My recent study of the defects that slipped through reviews but were found during testing show an interesting pattern: they were almost all due to timing issues. Could a change of programming style reduce those errors?
I guess it isn’t surprising that these were the errors that were left. Most game code is written in a mixture of C and C++ and my current project is no exception. Compilers for statically typed languages like the C family find most typos and syntax mistakes at compile time. Because games are real-time applications most of the code is simple as it is executed many times a second. Obvious mistakes that bypass the compiler still tend to show up quickly.
This leaves a class of defect that’s particularly difficult to find in either review or compile. Symptoms of these defects are still usually immediately obvious, but tracking down the cause is more time consuming than with other kinds. I think the reason such defects evade reviews is that to see the problem requires a global understanding of the code. Review checklists are very good at picking up syntax mistakes and obvious typos. They are not so good at detecting order of execution defects in messages between dozens of separate objects.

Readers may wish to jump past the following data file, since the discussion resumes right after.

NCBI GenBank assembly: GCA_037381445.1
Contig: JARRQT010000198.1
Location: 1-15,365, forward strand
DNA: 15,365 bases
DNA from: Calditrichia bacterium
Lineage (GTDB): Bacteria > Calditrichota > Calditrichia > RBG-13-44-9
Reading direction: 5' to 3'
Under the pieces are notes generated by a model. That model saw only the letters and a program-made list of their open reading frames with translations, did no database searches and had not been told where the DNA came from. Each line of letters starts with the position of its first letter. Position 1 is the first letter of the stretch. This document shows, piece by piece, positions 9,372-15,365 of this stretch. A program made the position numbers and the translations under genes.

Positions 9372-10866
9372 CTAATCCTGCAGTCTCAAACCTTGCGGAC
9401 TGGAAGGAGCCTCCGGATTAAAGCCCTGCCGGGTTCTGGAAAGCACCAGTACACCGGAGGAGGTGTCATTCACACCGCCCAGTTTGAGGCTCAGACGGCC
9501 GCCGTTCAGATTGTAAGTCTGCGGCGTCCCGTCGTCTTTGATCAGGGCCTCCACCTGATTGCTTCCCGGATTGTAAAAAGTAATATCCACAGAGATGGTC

The functional programming style avoids many synchronisation problems. Functional programming differs from imperative programming in that you don’t describe the order you want your program to run. Instructions could be executed on different processors or in different threads, which is fine since functions are not allowed side effects. I’ve been looking at the Haskell language since this is the most developed of the pure functional languages.
Although I don’t think I’ll be converting all my programs over to Haskell any time soon, I am looking at coding in a more functional style within C. Avoiding side-effects in functions should be easy, but avoiding mutable data… well that’s another story.